When a coaching friend told Donna J. Papa about a softball player from Indian Trail, N.C. in 2014, he described her as a big hitter, a lefty and a pitcher.
Those were the only words that North Carolina softball's head coach needed to hear. Her interest was piqued. She made the drive to Raleigh to watch Brittany Pickett, then a sophomore, play for Sun Valley High School in the NCHSAA 3A state championship at the Walnut Creek Softball Complex.
“She didn’t disappoint,” Papa said. “She hit the ball hard, and they won the state championship. I felt like she was definitely someone that could progress through our program.”
In the game Papa watched, Pickett earned a win on the mound with five strikeouts. At the plate, she finished with two hits, one of which was a double. Her performance on both sides earned her the MVP as Sun Valley swept C.B. Aycock, 6-4, as part of a two-game series.
Luckily for Papa, UNC was the only school that Pickett visited, even after that performance.
“Living in North Carolina, that was everyone’s dream — to go to UNC," Pickett said, "and I really found that out while I was in high school. This was my number one.”
The 6-foot rookie racked up a number of accolades during her first season of playing at the collegiate level: ACC Freshman of the Year, All-ACC First Team and ACC All-Tournament Team. She had a .299 batting average and slugged 12 home runs, the second most on the team.
On the mound, Pickett went 22-10 with a 2.81 ERA in 221.2 innings, which wasn’t too shabby for someone who decided on a whim that she wanted to be a pitcher.
At age 11, Pickett realized that she was tired of playing first base, so she decided to switch things up.
One of her coaches had an open practice, where anyone who was interested in pitching could give it a try. Little did Pickett know that this was the start of the journey that would lead her to a D1 offer from UNC.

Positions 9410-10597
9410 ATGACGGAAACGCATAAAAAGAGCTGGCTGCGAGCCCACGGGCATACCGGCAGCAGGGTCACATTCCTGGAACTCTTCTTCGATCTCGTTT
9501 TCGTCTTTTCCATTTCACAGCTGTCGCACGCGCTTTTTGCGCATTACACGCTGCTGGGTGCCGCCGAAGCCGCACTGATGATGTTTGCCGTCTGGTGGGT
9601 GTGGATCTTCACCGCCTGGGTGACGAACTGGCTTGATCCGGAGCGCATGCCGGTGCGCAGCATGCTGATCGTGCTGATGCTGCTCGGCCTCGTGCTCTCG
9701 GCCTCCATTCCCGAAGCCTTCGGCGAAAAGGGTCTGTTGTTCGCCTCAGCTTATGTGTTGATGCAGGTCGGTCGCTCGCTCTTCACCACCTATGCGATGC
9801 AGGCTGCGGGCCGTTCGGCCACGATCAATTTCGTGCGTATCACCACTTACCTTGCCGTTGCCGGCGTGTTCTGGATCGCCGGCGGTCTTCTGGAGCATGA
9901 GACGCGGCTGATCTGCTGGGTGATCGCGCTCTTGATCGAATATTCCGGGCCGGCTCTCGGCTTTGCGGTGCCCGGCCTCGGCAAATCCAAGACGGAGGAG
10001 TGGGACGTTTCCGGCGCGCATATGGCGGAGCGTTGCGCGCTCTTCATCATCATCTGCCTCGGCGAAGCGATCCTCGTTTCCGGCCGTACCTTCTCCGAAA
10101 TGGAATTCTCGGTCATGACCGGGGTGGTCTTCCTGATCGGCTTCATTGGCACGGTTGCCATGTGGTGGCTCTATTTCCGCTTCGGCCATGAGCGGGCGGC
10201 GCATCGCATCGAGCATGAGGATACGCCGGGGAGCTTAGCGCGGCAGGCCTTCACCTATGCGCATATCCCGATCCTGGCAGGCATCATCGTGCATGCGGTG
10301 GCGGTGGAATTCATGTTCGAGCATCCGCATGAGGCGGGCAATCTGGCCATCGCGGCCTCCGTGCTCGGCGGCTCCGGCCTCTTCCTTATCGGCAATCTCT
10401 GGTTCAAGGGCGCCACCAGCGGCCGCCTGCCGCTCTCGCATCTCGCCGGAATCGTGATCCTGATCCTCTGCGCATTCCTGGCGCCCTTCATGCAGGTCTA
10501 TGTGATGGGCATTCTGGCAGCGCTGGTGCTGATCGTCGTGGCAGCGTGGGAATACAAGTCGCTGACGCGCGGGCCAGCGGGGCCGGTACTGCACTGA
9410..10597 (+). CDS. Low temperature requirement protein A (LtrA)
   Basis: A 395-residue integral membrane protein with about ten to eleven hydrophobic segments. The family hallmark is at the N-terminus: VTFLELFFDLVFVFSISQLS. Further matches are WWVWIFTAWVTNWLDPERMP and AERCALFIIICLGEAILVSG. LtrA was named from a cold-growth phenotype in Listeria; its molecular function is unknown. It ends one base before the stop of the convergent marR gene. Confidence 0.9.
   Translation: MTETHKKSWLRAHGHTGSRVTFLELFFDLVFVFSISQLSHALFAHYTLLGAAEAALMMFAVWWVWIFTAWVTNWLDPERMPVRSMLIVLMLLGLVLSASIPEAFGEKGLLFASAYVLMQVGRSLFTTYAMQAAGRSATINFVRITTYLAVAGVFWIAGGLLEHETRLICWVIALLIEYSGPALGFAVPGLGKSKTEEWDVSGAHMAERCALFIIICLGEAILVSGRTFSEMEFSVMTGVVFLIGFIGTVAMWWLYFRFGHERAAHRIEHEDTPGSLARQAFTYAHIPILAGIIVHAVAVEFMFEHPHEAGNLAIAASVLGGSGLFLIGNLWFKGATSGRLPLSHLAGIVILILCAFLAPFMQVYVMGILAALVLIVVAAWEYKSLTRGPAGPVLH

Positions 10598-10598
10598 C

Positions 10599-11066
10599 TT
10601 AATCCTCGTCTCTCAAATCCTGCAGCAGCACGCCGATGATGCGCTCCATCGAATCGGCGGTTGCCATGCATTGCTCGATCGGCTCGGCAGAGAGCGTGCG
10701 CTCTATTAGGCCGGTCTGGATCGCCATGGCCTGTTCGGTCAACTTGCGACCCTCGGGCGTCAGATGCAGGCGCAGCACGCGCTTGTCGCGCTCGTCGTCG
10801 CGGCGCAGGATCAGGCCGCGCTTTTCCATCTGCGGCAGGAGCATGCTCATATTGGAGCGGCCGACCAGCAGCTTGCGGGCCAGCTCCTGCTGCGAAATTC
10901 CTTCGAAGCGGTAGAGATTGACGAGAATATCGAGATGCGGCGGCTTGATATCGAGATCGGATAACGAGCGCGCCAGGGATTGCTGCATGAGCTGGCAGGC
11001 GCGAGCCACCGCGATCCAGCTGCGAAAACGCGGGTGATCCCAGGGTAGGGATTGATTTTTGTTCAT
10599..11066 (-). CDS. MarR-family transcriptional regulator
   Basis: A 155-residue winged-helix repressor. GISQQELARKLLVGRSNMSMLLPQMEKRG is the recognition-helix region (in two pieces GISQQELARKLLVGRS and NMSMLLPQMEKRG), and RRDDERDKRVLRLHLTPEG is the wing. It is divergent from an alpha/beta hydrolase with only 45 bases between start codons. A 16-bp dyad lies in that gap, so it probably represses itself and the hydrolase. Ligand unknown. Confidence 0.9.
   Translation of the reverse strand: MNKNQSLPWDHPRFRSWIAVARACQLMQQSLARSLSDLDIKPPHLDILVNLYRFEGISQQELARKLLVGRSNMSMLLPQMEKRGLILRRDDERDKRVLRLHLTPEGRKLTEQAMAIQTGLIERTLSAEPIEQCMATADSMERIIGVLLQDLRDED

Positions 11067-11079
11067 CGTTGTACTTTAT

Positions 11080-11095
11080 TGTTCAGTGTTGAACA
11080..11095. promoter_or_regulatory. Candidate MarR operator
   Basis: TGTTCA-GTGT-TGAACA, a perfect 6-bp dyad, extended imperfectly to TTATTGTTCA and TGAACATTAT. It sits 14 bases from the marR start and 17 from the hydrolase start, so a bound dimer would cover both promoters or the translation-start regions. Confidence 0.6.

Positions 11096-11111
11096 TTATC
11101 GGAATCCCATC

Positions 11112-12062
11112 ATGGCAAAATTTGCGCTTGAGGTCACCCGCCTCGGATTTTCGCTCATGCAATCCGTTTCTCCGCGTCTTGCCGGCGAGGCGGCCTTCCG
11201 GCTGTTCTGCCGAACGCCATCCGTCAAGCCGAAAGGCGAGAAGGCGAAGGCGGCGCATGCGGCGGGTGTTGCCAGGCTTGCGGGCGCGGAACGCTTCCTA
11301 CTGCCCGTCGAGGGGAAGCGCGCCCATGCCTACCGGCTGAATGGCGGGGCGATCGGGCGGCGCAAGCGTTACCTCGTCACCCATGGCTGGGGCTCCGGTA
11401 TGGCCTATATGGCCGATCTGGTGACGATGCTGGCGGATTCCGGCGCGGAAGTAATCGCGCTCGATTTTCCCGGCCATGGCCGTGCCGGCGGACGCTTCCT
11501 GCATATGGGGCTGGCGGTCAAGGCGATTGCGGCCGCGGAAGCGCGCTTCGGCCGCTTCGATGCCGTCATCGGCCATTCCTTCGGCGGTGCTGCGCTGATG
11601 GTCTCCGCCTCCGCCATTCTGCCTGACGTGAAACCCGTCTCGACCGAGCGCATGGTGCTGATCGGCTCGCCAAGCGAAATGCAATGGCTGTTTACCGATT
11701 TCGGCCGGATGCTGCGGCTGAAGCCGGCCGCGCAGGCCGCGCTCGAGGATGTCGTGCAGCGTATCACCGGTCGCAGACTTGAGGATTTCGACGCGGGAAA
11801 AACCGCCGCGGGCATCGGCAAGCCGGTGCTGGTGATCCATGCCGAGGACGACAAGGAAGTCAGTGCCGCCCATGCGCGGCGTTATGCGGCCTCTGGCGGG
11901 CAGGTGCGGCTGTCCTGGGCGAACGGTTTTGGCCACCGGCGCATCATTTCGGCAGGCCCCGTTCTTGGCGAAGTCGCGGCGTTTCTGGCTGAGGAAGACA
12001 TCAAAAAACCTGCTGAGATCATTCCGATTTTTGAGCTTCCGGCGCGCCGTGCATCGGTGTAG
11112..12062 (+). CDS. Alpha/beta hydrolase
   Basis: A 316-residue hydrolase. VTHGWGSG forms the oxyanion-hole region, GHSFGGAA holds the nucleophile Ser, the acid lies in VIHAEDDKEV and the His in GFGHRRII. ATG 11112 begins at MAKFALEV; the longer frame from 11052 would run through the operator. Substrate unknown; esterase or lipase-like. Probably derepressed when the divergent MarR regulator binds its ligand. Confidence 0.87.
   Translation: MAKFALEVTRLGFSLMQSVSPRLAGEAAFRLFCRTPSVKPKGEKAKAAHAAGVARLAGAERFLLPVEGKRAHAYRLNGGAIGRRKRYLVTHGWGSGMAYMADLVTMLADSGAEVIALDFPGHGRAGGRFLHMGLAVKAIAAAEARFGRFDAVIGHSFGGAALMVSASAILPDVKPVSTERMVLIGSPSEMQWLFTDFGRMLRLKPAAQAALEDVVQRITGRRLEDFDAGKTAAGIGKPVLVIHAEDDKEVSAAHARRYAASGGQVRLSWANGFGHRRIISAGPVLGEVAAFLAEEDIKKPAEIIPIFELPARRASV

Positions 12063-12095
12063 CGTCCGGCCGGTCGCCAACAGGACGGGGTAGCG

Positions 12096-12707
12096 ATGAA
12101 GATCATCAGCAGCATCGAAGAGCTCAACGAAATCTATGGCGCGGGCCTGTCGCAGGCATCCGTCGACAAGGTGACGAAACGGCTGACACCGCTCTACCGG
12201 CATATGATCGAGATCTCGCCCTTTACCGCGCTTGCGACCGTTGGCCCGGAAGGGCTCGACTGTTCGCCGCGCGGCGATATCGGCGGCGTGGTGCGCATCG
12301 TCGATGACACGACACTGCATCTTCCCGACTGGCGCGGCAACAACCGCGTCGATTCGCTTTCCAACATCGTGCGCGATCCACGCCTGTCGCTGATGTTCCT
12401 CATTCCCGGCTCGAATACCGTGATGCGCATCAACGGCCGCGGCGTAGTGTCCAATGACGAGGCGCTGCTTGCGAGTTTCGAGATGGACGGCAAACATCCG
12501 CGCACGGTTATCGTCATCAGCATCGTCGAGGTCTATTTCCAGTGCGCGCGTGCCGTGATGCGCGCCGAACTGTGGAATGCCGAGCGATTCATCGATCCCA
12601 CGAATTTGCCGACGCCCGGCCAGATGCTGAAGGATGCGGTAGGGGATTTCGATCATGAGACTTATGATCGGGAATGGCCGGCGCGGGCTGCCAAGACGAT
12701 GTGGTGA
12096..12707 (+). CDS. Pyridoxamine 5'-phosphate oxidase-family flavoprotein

“I whaled the ball over the fence like five times and I thought that maybe it wasn’t for me, but I kept practicing,” Pickett said. “My coach said that I had some potential, but I didn’t see it. I thought that I was a terrible pitcher.”
It didn’t take long for Pickett’s future coaches to also recognize her true potential. They realized her pitching speed, and that became her main weapon for strikeouts. While in high school at Sun Valley, about 30 minutes outside of Charlotte, Pickett also started to mix up her speed and used a variety of pitches.
“When they told me that I could go D1, I thought that there was no way,” Pickett said. “There’s no way. From there, I started going to campus, and I worked my way to get to this position that I’m in now.”
Jessica Bowen, Pickett’s former hitting coach, is someone that she still keeps in close contact with while she is in Chapel Hill. Bowen isn’t surprised by the amount of success that Pickett has achieved.
“I had no question in my mind," she said. "That’s the type of player that Brittany is. The type of player that comes from a small town, a small school, and loves the game and loves to go to work.”
Pickett hasn’t always been a softball star.
Before she worked for countless hours on the softball diamond, she spent her time cheering and doing gymnastics.
“I got so tired of my mom pulling my hair into buns and ponytails,” Pickett said. “I told my mom that I couldn’t do it anymore.”
Whenever she’s not on the softball diamond, Pickett enjoys watching Breaking Bad on Netflix and hanging out with her pets. She has an English bulldog named Harley who she calls her “whole world" and recently adopted a cat, even though she didn't consider herself to be much of a cat person beforehand.